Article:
President Biden nevertheless has determined to reduce America’s Big Blue-centrism by subsidizing development of America’s Great Middle through a “place-based” industrial policy: “I believe that every American willing to work hard should be able to get a good job no matter where they live and keep their roots where they grew up” [emphasis added]. The CHIPS Act is an application of that policy, earmarking >$19 billion for “Tech Hubs,” “regional innovation engines” and “collaborative innovation resource centers” intended to boost manufacturing primarily in Red States. What is unclear is how many manufacturing jobs in the CHIP Act’s semiconductor-and-green-energy-focused industries can be created in localities with comparatively low-skills densities. To be successful, “place-based” industrial policy must locate businesses where there already is a large and flexible labor pool – the very definition of the Big Blues – or build training facilities to train locals, a costly and time-consuming process. The extent of the “place-based” challenge is apparent in the staffing problems confronting TSMC, the world-leading Taiwan chip-maker that is constructing two massive semiconductor plants in Phoenix, Arizona. TSMC’s chairman explained that, “as there is an insufficient amount of skilled workers [in the State of Arizona] with the specialized expertise required for equipment installation in a semiconductor grade facility…, we are sending experienced technicians from Taiwan to train the local skilled workers and we expect the production schedule to be pushed out to 2025.” The fact that Arizona lacks sufficiently-qualified construction workers indicates that TSMC also will find it challenging to locally hire the 10,000 high-tech workers necessary to staff TSMC’s completed plants. Phoenix is a fast-growing urban oasis with a sophisticated worker base and yet lacks the appropriate technologically-skilled workers to either build or staff two high-tech factories. “Place-based” industrial policy has its difficulties.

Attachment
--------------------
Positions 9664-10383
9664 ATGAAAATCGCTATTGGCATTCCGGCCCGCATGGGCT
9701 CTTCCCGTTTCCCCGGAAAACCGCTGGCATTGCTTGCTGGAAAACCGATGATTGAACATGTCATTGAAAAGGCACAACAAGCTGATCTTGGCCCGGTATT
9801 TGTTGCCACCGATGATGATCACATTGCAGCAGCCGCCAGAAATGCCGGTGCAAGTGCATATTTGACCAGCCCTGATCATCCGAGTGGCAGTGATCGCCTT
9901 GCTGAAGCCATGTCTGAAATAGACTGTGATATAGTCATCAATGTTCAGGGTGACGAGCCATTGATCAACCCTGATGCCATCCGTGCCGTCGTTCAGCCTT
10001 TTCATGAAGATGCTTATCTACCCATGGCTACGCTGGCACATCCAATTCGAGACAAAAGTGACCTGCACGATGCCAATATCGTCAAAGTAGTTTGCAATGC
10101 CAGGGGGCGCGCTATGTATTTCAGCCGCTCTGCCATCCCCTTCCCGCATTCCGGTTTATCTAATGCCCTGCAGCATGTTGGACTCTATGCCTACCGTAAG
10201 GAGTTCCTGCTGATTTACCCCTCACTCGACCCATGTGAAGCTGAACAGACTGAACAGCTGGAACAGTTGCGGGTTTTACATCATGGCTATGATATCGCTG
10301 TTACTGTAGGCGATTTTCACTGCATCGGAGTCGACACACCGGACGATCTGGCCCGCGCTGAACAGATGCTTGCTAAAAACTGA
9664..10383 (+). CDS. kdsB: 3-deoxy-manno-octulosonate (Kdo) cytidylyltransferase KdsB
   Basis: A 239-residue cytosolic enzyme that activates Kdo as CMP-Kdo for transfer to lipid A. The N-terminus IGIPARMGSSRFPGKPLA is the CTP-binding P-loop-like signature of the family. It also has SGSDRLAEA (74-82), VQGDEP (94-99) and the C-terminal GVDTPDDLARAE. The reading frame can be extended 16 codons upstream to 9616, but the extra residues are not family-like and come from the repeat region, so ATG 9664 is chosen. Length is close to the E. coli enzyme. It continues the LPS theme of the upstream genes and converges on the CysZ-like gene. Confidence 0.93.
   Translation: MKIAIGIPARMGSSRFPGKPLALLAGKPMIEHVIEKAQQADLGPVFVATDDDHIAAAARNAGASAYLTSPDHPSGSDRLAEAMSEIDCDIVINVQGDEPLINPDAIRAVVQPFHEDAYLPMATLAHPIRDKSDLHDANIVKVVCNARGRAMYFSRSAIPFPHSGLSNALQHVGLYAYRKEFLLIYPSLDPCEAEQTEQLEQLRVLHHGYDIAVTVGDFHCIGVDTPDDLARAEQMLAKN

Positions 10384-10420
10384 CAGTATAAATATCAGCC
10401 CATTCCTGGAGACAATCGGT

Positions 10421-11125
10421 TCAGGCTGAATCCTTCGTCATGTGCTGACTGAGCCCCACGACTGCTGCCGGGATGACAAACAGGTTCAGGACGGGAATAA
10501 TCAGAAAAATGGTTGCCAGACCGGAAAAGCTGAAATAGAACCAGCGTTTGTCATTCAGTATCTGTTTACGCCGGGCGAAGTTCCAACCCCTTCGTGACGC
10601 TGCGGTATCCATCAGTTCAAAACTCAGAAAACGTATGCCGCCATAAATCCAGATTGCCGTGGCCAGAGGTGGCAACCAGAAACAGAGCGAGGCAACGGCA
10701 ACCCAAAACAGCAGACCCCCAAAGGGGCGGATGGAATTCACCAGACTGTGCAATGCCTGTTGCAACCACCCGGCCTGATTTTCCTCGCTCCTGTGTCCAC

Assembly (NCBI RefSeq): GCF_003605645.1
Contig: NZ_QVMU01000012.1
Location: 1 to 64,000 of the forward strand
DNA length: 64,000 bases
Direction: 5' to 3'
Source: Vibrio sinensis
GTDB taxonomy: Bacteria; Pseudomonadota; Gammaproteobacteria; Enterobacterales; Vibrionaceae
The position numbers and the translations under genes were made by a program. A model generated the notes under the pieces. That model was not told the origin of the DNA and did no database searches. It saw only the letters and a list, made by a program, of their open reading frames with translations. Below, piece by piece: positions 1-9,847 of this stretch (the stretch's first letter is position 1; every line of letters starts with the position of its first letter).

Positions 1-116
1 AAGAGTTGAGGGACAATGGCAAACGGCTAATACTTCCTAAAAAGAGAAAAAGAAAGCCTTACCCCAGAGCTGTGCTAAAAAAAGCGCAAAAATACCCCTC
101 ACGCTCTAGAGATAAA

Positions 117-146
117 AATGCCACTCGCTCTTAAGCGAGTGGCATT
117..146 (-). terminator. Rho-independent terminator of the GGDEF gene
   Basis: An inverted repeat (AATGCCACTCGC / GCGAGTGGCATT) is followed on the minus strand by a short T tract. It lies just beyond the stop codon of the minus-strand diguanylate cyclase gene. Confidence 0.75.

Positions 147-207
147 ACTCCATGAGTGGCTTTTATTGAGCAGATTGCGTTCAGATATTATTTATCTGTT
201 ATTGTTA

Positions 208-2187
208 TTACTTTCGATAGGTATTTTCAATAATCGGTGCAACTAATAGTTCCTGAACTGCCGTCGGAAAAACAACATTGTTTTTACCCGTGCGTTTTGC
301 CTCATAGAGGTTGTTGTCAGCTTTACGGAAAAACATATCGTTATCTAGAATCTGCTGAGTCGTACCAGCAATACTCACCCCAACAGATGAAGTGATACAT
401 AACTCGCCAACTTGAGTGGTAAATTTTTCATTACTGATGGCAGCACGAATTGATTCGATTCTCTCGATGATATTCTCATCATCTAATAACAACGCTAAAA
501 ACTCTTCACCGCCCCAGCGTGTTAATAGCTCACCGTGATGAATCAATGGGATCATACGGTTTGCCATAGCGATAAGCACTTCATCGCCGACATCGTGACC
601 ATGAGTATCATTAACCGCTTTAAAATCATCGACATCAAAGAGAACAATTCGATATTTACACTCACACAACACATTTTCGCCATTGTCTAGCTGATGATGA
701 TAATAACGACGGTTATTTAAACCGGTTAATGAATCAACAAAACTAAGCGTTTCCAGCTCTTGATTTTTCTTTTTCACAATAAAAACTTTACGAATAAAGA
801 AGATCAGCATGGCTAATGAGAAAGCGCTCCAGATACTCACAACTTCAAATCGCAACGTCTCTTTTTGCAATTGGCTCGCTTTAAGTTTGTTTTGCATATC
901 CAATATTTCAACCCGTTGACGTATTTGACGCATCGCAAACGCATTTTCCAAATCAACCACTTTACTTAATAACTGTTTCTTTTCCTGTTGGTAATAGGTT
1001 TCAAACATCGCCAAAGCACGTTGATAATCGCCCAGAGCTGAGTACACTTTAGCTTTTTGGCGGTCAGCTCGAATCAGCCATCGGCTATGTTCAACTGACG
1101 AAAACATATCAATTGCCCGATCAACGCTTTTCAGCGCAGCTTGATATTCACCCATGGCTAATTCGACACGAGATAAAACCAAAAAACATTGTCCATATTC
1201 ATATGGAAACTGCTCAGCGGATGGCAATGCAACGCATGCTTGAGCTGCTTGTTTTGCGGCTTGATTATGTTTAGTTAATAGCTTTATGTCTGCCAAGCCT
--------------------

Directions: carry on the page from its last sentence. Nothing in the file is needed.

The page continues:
Industrial policy aside, the benefits of technological development are accruing primarily to urbanites and not to the Great Middle. Self-driving autos with electric motors are ideal for city life … and not rural living. During the next decade they and delivery drones will reduce traffic congestion, driving down costs and the hassles of urban living … but not of rural living. Self-driving trucks and their associated automated warehousing and delivery systems will operate 24/7 without incurring employee overtime, further alleviating urban congestion, costs and hassles …, and the need for the many rural workers who operate them. This at a time when job creation and education will remain the cornerstones of Big Blue success. Despite the best intentions of President Biden, the economic divide between the Big Blues and the Great Middle is likely to widen …, and with it America’s political, economic and social schism. Although the Big Blues suffer from sky-high costs and tax rates, incomes in the Big Blues are likely to rise faster, far faster, than incomes in the Great Middle, re-establishing the historical trend interrupted by the COVID pandemic. State and local governments in the Big Blues have responded by enacting laws that offset rising costs for their less-fortunate residents, steps that are likely to draw unskilled workers from rural areas while driving the wealthiest away … further dividing urbanites from their rooted rural cousins. That makes lower-cost States like Florida and Texas attractive for those in the Blue Blues able to afford relocation. Both Florida and Texas are trying to build the types of infrastructure and private industry that would enable them to compete with the Big Blues, but it will take time to attract sufficient industry, education, and services. What of the other States in America’s Great Middle? Although the goal is for a “United” States, there is no sign of a narrowing in the rural-urban divide between them and the Big Blues …, with signs of a widening divide between them and Florida and Texas. The result is that the Big Blue Cities and their emulators are more-and-more likely to be both America’s past and its future.

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Finally (from a good friend)